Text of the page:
that all was his own. He thought to win all the fenced cities, II. A general character of Hezekiah's services for the support (v. 1.) and purposed to fight against Jerusalem, v, 2. See of religion, v. 20, 21. 1. His pious zeal reached to all the parts of 2 Kings 18. 7, 13. his kingdom, thus he did throughout all Judah; every part of II. The preparation which Hezekiah prudently made against the country, and not those only that lay next him, shared in the this storm that threatened him. He took counsel with his princes good fruits of his government. 2. He sincerely designed to what he should do, what measures he should take; with their please God, and approved himself to himn in all he did: he advice, he provided, 1. That the country should give him a cold wrought that which was good before the Lord his God; all his reception, for he took care that he should find no water in it, care was to do that which should be accepted of God, which (and then his army must perish for thirst,) or, at least, that was right, (that is, agreeable to natural equity,) and truth, there should be a scarcity of water, by which his army would be (that is, agreeable to divine revelation, and his covenant with weakened, and unfitted for service. A powerful army, if it God,) before the Lord; to do according to that law which is want water but a few days, will be but a heap of dry dust. Al holy, just, and good. 3. What he began, he went through hands were set immediately to work, to stop up the fountains, with, prosecuted it with vigour, and did it with all his heart. and the brook that ran through the midst of that land, turning 4. All his good intentions were brought to a good issue; what that it is probable) into the city by pipes under ground. Such ever he did in the service of the house of God, and in the go as this is the policy commonly practised now-a-days of destroyvernment of his kingdom, he prospered in it. What is under-ing the forage before an invading army. 2. That the city should taken with a sincere regard to the glory of God, will succeed to give him a warm reception: in order to this, he repaired the our own honour and comfort at last.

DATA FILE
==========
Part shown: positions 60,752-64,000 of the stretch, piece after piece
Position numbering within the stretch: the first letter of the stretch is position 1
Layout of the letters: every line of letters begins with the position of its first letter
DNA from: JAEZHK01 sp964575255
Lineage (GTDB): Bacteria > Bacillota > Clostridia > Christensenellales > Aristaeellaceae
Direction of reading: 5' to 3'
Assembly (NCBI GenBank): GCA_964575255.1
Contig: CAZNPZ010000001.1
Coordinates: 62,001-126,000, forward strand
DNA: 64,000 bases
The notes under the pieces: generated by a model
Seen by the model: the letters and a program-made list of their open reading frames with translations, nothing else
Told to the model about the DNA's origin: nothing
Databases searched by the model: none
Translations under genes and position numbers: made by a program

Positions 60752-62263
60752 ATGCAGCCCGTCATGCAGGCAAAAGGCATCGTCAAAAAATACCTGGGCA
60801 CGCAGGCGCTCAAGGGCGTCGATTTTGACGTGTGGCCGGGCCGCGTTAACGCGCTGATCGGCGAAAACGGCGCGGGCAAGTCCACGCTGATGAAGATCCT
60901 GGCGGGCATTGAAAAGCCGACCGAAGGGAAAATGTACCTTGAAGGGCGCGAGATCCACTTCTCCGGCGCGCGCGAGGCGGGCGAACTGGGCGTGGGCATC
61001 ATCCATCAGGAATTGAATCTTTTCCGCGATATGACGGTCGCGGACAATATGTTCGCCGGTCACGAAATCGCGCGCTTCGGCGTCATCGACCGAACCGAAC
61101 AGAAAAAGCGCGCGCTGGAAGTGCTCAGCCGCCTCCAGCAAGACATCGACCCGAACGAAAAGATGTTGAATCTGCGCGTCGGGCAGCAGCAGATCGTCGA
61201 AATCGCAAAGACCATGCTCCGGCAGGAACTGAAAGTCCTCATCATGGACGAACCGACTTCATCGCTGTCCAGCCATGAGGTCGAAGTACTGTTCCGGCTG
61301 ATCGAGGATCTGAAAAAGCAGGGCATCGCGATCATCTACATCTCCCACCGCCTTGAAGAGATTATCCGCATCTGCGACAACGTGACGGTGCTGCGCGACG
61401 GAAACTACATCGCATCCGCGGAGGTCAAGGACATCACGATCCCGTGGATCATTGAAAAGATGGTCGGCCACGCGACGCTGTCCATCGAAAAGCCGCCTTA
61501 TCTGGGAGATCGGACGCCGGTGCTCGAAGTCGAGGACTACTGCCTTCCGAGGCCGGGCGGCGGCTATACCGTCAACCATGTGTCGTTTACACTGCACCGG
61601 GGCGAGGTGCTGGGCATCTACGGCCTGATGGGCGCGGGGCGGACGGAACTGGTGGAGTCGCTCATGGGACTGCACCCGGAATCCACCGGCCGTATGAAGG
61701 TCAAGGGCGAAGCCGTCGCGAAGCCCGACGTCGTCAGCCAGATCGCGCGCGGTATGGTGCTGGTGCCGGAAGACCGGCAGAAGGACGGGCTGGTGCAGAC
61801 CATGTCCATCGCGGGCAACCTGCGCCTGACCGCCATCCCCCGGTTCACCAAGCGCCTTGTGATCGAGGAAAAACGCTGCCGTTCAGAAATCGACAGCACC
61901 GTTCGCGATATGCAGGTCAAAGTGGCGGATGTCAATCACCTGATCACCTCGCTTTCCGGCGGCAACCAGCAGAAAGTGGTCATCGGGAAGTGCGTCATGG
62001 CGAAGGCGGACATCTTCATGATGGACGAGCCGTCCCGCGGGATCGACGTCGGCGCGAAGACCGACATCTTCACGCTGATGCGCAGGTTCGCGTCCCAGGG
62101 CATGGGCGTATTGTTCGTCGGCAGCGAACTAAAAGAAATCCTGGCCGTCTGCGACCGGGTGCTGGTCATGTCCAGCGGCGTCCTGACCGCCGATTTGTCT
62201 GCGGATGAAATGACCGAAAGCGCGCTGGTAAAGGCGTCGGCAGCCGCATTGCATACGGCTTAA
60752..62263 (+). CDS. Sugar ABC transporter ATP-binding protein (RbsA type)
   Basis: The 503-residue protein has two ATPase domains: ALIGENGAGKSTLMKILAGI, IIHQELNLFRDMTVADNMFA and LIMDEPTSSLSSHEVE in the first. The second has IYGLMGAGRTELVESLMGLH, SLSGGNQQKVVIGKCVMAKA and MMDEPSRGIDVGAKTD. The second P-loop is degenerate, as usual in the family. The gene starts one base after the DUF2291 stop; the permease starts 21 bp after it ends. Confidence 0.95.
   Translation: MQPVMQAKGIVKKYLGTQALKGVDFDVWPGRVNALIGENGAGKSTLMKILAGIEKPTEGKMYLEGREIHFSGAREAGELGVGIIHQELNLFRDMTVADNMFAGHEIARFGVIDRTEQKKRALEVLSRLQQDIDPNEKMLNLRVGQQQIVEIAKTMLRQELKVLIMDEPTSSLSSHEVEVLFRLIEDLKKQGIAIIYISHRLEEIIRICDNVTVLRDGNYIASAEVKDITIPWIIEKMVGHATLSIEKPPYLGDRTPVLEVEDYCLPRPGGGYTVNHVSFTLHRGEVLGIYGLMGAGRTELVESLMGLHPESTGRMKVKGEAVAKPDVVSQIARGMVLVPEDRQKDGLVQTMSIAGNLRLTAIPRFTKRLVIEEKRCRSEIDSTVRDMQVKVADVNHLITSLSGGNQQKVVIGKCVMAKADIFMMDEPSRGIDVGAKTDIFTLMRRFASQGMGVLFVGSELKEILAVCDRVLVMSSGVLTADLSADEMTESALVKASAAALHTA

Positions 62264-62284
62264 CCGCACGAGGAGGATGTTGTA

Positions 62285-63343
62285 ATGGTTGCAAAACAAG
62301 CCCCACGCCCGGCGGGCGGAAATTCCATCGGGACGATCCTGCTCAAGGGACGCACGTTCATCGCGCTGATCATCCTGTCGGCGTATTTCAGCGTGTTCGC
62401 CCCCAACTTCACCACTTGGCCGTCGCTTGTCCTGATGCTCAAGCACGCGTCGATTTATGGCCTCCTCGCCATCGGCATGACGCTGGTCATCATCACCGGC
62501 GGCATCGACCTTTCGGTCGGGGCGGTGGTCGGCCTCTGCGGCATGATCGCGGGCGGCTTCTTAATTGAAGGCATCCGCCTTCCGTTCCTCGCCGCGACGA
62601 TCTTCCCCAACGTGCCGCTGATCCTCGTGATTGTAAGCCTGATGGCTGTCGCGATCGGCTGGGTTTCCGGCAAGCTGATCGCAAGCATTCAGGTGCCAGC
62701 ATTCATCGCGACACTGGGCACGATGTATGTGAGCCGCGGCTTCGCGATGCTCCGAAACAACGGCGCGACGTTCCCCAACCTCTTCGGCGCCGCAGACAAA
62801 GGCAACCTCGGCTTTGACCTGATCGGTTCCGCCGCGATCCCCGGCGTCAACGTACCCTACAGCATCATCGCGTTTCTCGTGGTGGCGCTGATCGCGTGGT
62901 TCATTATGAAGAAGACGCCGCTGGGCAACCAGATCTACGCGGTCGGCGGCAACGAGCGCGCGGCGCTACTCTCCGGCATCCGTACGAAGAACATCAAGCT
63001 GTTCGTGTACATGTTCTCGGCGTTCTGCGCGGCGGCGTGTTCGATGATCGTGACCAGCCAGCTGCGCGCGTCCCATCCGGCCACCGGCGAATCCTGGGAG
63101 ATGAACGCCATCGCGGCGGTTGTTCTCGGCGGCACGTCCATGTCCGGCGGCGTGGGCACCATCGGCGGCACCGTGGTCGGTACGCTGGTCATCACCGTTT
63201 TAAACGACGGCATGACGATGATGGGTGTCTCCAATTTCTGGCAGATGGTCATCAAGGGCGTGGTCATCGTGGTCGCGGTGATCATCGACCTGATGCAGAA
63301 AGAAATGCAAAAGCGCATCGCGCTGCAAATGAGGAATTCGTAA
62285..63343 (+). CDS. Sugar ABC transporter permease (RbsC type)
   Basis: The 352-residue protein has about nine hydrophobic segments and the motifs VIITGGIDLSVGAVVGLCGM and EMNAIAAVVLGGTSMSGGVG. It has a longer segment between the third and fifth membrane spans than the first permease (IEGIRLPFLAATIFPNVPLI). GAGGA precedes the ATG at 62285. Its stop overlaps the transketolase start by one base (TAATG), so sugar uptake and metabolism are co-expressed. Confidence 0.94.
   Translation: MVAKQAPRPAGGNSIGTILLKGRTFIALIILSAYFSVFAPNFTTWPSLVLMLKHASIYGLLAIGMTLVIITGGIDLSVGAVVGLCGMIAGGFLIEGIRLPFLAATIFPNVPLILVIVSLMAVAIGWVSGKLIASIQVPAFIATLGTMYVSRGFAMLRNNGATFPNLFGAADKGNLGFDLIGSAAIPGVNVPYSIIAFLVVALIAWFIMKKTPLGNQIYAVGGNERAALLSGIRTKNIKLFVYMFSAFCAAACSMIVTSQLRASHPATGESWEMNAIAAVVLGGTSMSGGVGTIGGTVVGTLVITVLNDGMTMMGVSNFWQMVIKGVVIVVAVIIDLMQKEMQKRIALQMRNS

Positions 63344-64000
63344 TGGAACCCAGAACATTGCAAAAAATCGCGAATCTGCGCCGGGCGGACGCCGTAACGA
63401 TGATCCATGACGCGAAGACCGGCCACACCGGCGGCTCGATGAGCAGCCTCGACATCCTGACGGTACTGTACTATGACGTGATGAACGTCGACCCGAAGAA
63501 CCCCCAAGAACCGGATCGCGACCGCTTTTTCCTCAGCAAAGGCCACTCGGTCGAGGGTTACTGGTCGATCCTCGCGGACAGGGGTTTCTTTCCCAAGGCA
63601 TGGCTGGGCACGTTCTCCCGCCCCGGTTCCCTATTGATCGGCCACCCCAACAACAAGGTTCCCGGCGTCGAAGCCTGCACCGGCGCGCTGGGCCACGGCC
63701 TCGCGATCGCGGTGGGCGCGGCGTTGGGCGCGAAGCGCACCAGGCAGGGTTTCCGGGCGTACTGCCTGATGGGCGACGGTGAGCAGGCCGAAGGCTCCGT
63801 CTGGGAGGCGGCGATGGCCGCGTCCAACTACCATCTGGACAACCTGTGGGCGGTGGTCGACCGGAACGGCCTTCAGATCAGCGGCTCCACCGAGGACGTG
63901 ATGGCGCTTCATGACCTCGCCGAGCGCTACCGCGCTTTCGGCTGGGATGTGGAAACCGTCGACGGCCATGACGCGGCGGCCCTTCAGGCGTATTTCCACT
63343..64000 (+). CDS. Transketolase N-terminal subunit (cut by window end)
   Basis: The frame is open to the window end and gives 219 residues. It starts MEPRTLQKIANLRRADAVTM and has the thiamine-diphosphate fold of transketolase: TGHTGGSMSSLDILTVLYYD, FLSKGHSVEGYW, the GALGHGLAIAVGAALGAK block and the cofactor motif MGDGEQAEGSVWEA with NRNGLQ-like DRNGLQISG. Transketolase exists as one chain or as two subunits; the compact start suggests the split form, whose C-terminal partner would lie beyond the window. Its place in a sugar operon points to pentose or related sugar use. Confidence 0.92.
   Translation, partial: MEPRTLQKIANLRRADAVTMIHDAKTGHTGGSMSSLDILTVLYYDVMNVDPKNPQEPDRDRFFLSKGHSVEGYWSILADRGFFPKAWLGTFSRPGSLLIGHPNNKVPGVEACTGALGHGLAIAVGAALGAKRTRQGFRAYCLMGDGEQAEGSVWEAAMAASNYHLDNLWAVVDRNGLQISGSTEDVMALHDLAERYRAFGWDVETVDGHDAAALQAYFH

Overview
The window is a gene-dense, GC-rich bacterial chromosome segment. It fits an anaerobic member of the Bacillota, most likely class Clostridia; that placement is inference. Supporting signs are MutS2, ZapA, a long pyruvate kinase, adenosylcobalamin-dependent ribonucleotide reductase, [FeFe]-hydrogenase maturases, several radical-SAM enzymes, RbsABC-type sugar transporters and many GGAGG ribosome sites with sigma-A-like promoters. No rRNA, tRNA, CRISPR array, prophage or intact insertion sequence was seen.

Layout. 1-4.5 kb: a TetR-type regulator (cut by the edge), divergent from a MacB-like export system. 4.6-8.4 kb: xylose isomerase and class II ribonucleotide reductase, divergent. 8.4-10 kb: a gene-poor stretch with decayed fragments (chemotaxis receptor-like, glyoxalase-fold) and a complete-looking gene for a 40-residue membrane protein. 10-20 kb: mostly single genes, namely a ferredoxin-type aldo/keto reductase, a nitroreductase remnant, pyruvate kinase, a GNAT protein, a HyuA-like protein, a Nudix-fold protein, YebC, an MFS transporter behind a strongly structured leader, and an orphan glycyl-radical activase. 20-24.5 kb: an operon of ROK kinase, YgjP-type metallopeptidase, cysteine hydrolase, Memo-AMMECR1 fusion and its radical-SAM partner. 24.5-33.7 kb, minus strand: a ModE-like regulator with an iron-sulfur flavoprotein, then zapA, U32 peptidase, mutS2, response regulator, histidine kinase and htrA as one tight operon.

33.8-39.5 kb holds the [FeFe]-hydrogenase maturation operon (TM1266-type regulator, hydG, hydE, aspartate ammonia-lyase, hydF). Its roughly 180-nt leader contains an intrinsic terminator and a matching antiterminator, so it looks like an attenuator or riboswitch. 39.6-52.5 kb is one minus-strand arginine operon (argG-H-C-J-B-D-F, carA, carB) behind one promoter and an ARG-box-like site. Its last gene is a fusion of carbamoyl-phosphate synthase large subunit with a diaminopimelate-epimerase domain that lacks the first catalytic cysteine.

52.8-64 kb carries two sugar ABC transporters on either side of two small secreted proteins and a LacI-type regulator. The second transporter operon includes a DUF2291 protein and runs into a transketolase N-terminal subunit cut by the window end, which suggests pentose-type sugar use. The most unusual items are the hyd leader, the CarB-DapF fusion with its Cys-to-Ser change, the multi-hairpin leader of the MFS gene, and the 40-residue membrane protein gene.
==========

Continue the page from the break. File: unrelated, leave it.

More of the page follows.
wall, raised towers, and made darts, or, as it is in the margin,
swords or weapons, and shields, in abundance, (v. 5,) and apNOTES TO CHAPTER XXXII.
pointed captains, v. 6. Note, Those that trust God with their V.1-8. Here is,
safety, must yet use proper means for their safety, else they I. The formidable design of Sennacherib against Hezekiah's tempt him, and do not trust him. God will provide, but so musi kingdom, and the vigorous attempt he made upon it. This
we also. Sennacherib was now, as Nebuchadnezzar was afterward, the III. The encouragement which he gave to his people to deterror and scourge and great oppressor of that part of the world, pend upon God in this distress. He gathered them together in that aimed to raise a boundless monarchy for himself upon the a broad open street, and spake comfortably to them, v. 6. He ruins of all his neighbours; his predecessor Shalmaneser had had a good heart on it himself, and was confident it would issue lately made himself master of the kingdom of Israel, and car- well; he was not like his father, who had much guilt to terrify ried the ten tribes captive: Sennacherib thought, in like man- him, and no faith to encourage him ; so that, in a time of public ner, to win Judah for himself. Pride and ambition put men danger, his heart was moved, as the trees of the wood are moved upon grasping at universal dominion; and it is observable with the wind, and then no marvel that the heart of his people thal, just about this time, Rome was built by Romulus, a city was so too, Is. 7.2. With what he said, he put life into his which afterward came to reign more than any other had done people, his captains especially, and spake to their heart, as the over the kings of the earth. Sennacherib invaded Judah imme- word is. 1. He endeavours to keep down their fears. " BC diately* after the reformation of it, and the re-establishment strong and courageous, do not think of surrendering the city or of religion in it; after these things, he entered into Judah, v. 1. capitulating, but resolve to hold it out to the last man: do not